National CLABSI Project Reduced ICU Infection Rate 41%
Hospitals that participated in the On the CUSP: Stop BSI project reduced the rate of central line-associated bloodstream infections in hospitals' adult intensive care units by 41 percent over two years, according to a report by the Agency for Healthcare Research and Quality.
AHRQ released a final report on the national On the CUSP: Stop BSI project, which began in 2008 and was funded by AHRQ. The initiative was led by a partnership of the Health Research & Educational Trust of the American Hospital Association, the Johns Hopkins Medicine Armstrong Institute for Patient Safety and Quality and the Michigan Health & Hospital Association's Keystone Center for Patient Safety & Quality — together forming the National Project Team. The National Project Team provided education, data collection and program management to participating states.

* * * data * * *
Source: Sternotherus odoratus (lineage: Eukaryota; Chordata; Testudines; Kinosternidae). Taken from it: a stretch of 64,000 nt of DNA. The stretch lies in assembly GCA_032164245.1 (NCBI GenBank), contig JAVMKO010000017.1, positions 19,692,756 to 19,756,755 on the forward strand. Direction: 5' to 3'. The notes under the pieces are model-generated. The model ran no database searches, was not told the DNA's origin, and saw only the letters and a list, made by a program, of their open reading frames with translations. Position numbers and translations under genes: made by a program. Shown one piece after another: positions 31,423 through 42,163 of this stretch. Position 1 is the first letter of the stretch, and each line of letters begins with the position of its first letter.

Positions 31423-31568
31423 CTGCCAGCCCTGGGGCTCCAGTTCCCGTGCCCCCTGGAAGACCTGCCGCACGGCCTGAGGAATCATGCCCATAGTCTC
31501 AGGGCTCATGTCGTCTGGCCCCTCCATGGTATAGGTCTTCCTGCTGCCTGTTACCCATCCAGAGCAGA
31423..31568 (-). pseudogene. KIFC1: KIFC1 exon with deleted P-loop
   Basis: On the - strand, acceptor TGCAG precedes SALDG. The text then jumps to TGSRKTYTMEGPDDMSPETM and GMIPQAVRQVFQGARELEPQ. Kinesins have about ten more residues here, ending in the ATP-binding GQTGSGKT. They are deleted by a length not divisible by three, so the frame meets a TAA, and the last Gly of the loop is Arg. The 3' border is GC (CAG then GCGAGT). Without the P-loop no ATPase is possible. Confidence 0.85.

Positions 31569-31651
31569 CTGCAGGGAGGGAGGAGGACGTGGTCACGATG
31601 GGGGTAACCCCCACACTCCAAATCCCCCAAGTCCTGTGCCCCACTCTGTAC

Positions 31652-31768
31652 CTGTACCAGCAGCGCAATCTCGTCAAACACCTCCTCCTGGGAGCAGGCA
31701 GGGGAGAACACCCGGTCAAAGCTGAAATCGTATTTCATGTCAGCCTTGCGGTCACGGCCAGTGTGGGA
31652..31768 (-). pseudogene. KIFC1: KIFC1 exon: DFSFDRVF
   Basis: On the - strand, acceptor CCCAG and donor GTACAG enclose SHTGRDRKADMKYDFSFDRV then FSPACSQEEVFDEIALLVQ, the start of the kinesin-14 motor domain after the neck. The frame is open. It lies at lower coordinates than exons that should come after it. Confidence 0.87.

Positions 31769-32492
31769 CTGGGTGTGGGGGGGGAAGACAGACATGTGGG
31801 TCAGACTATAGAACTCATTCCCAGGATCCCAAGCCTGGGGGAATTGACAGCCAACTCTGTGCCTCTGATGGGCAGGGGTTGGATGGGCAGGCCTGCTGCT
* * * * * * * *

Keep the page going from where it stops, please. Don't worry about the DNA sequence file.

A total of 44 states the District of Columbia, and Puerto Rico participated in the two-year program, bringing more than 1,000 hospitals and 1,800 hospital units. States could join the program in 2009, 2010 or 2011.
Through On the CUSP: Stop BSI
, states reduced their adult ICU CLABSI rate from 1.915 infections per 1,000 line days to 1.133 infections — a decrease of 41 percent. In addition, by quarter six, the percentage of units with zero CLABSIs for at least one quarter reached 68 percent from a baseline of 30 percent.
These improvements are estimated to have averted 290 to 605 deaths and $36,194,850 to $40,034,450 in excess costs, based on a Centers for Disease Control & Prevention estimate of the cost per CLABSI. However, a systematic review of the cost of CLABSI indicated the cost may be higher, which would increase the savings from the project to $97,756,628 to $244,270,620, according to the report.
More Articles on the On the CUSP Project:
Patient Safety Tool: CLABSI Toolkit
Patient Safety Tool: Physician Engagement Self-Diagnostic Worksheet
National Patient Safety Project Reduced CLABSI by 40%
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